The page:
The Killam Memorial Library

Photograph of the exterior of the Killam Memorial Library

As Dalhousie’s resources and student body continued to grow, the size of the Macdonald Library was found to be increasingly limited. In 1965 a new library was made possible through the $30 million bequest of Dorothy Killam. Both she and her husband had received honorary doctorates from Dalhousie, and she wished that, after her death, her fortune would remain in Nova Scotia and in supporting education. Leslie R. Fairn was the architect for the new Killam Memorial Library, working with Fraser-Brace Maritimes Limited and new University Librarian Louis G. Vaginos to create a suitable library for the Humanities and Social Sciences at Dalhousie. Construction for the Killam Memorial Library began in 1966 and was completed in 1971 at a cost of $7.3 million, largely funded through a provincial self-liquidating loan. The Killam won a design award in 1971, the same year it opened, from the Nova Scotia Association of Architects. The design included 230,000 square feet and a capacity for one million books, which left plenty of room for growth in both collection and use. The fourth and fifth floors were initially used for departmental offices while the stack space was not needed. The University Archives became a permanent resident of the fifth floor in the early 1970s, where it remains today. In 1996 renovations were made to the courtyard, including a glass roof to protect the area from damage from salt and snow removal in winter and the addition of a Second Cup coffee shop. In 2002, the Killam Library underwent further renovations to remodel the first floor into the new Learning Commons, containing computer work terminals, support stations, and meeting rooms.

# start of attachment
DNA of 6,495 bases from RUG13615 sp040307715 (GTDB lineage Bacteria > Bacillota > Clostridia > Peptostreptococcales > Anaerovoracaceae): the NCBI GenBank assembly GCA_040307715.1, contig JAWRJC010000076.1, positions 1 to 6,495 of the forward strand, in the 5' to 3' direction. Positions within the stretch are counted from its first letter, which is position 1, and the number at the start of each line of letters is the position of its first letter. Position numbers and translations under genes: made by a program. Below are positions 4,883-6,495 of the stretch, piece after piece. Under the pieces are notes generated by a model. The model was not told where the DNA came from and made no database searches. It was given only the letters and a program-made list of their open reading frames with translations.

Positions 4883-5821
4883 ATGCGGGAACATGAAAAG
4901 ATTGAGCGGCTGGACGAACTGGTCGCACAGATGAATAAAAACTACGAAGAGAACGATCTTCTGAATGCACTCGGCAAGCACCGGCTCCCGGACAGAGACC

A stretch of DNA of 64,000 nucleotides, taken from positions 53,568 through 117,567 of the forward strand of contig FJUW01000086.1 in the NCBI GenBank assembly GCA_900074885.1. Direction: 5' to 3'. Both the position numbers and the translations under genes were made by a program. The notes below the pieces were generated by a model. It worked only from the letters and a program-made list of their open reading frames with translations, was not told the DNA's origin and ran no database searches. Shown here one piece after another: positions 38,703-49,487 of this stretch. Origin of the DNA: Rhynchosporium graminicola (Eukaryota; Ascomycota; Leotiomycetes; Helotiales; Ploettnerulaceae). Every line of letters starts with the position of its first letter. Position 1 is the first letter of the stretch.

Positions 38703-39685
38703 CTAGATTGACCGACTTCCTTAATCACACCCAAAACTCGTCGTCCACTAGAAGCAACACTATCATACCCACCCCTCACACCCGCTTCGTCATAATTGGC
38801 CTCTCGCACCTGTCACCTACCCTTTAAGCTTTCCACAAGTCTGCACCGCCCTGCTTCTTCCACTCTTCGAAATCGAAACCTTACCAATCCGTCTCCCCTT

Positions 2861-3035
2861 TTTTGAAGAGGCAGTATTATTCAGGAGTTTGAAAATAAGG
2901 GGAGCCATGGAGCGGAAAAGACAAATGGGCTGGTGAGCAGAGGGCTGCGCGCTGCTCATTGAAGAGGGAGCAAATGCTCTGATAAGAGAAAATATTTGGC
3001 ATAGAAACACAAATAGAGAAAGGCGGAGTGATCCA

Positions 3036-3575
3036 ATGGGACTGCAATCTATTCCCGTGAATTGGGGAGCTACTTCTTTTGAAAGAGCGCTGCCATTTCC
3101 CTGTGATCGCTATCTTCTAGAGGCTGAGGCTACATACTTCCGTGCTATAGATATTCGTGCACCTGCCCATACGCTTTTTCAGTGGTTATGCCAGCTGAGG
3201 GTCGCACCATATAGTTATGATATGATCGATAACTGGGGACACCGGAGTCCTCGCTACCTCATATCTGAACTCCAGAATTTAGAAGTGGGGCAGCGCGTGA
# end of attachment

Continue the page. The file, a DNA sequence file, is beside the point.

Photograph of the exterior of the Killam Memorial Library
Photograph of the courtyard of the Killam Memorial Library

Until 1996, the courtyard of the Killam was open to the elements.


"Killam Library," Buildings of Dalhousie: An Illustrated History, Dalspace.

The Lives of Dalhousie University, Volume Two, 1925-1980: The Old College Transformed